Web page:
An industrial network typically has four stages to its life cycle—installation, operation, maintenance and diagnostics. But any of these stages is not only vulnerable to human error, each is also susceptible to time-consuming inefficiencies. For continuous operation, many tasks must be performed manually or use software to run and manage the network at each stage. For example, one utility will address troubleshooting, but another piece of software monitors the status of field devices.
One option is to leverage the power of a centralized network management software suite that manages the network throughout its entire life cycle.
Before every network device has been installed, system integrators need to configure and test each network node. Initially, network devices are generally configured manually, one at a time, using the devices’ web console. Depending on the number of nodes to be configured, configuring devices manually typically requires the assistance of several engineers, and can take days, if not weeks, to complete. Besides, configuring devices manually can also give rise to human errors, and then take more time to find and fix the errors.
Mass-configuration software, however, lets system integrators deploy a large number of network devices easily and efficiently. One example is the MXconfig network configuration tool from Moxa, which allows users to configure all network settings, including IP address, password protection, redundancy protocols and wireless settings at one time, reducing the initial deployment time, and essentially eliminating the possibility of human error. According to Moxa’s field testing, this tool successfully configured 100 switches in 12 minutes, which can represent a 90% reduction in configuration time.
Network management software helps you monitor, identify and react to network issues immediately, which can reduce production losses and safety concerns. In general, IT network management software uses complex features and sophisticated user interfaces, which not only comes with a high learning curve, but can be unsuitable for use in industrial applications. However, industrial network management software can be integrated with an existing enterprise network system.
Automation-friendly software allows network operators to monitor network status accurately and in real time. Moreover, it should be easy to configure the software for use with third-party network management software, to give industrial operators better control of the entire networking system.
The MXview industrial network management software, for example, is a GUI platform for monitoring and managing industrial networks of up to 2,000 nodes in real time. With its smart visualization feature, the software auto-detects and displays the network topology, shows color-coded VLAN/IGMP settings, and supports a virtual device panel that displays port status, PoE power consumption and port-level link traffic, accurate to four decimal places.
Maintenance requires various tasks, including configuration updates, backups and firmware upgrades. Changes to device settings can sometimes cause unexpected network issues. When this happens, backup files will need to be restored to a previously known working state until network issues can be resolved. However, every update and configuration rollback for a large-scale network can be time consuming, which can translate into extended system downtimes and substantial production losses.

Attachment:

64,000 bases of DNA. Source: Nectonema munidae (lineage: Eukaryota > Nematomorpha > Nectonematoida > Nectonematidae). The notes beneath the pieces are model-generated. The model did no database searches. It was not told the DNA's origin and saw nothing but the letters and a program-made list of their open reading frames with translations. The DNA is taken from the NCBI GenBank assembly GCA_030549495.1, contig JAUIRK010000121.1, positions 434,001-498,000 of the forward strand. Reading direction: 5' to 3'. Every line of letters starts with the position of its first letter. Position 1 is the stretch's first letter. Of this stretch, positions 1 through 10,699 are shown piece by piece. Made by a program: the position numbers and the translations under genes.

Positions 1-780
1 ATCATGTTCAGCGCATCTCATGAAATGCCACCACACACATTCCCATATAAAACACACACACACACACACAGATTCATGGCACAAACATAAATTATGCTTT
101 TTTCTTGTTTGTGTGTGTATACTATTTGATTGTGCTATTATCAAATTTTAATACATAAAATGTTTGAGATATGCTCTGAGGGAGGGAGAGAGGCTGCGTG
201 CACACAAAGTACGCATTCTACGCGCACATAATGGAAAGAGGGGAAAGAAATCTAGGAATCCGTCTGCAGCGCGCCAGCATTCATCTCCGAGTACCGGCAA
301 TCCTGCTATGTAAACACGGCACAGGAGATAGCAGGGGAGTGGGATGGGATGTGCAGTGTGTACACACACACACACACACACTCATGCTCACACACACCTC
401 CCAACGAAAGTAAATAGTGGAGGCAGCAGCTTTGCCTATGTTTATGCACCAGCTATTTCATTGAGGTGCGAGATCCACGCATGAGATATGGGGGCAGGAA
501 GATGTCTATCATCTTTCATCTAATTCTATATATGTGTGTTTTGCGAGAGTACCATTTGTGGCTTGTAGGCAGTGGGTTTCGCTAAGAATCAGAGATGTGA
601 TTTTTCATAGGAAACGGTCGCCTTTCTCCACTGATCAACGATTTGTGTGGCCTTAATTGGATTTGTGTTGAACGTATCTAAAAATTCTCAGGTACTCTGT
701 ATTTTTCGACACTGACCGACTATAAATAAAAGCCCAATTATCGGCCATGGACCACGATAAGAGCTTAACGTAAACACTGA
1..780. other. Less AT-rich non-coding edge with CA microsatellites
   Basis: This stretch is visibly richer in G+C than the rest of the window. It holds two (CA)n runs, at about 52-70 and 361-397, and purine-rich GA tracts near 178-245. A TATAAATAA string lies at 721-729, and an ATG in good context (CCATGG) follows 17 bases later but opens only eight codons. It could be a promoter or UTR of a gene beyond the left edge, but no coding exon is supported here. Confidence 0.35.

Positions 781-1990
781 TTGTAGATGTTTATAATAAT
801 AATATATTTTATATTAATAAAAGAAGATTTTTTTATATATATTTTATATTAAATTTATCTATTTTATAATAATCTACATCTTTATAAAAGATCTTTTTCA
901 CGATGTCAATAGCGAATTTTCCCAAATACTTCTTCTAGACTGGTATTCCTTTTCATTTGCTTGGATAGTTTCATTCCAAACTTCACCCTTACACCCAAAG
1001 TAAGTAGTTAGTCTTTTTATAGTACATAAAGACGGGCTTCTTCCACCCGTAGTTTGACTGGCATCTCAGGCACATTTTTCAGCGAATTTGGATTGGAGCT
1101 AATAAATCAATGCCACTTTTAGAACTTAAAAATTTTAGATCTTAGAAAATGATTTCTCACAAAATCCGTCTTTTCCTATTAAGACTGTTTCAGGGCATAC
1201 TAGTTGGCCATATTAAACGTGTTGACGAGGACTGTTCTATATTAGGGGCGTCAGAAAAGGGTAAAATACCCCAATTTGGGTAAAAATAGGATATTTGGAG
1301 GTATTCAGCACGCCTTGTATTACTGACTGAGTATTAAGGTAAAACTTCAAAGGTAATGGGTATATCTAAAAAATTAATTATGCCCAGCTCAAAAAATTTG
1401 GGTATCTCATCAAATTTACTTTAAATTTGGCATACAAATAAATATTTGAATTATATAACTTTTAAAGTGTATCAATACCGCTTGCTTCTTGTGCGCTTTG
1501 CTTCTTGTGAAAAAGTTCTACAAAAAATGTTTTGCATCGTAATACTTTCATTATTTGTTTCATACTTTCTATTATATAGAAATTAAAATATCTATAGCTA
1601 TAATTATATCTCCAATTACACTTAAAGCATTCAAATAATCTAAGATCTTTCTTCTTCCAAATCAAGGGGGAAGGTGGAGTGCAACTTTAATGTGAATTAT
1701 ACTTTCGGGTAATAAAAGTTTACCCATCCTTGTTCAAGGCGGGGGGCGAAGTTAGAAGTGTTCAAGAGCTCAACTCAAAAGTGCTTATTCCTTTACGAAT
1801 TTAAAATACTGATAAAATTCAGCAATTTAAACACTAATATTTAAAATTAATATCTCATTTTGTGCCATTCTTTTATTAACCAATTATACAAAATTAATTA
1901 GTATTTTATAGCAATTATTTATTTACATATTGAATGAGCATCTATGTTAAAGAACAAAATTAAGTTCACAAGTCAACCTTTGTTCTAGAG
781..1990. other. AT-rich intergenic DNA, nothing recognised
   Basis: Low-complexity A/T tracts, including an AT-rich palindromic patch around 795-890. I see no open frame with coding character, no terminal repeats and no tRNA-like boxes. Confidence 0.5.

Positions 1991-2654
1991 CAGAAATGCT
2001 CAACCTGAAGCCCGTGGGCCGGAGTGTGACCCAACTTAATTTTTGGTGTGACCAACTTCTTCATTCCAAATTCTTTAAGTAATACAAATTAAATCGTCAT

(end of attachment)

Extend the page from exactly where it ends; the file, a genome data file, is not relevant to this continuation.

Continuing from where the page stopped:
An industrial network management system should also serve as a central platform for configuration and firmware management. The MXview configuration center, for example, lets you select a group of devices and export their configuration files simultaneously for backup, saving time during maintenance. You can also use the job scheduler to perform regular configuration backups. What’s more, MXview supports comprehensive report functions, including event log history, inventory/availability reports, and device property reports, increasing the productivity of maintenance staff.
When a problem occurs on a network, service needs to be restored as quickly as possible. However, without knowing where to look and what to actually look for, engineers can spend hours troubleshooting the network and still fail to find a solution.
Network event details are important for engineers to quickly analyze where the problem originated, which network segments/nodes are affected, how to resolve the problem, and whether or not to send an engineer to the affected remote site. MXview supports an intuitive event playback feature that can record network events and replay past network incidents in the order they occurred. By selecting a specific event or a particular time frame, network status can be played back for event review, topology changes and sequence analysis.
As networks continue to grow, network operators face challenges to keep their systems up and running. Industrial network management suites can help engineers monitor and manage their automation network. In some cases, engineers can perform all key network management tasks for the life of the network, including installation, operation, maintenance and diagnostics.
Material for this article came from a paper by Yiwei Chen, Product Manager, Industrial Ethernet Infrastructure Div., Moxa America.
Filed Under: TECHNOLOGIES + PRODUCTS, ALL INDUSTRIES, Networks • connectivity • fieldbuses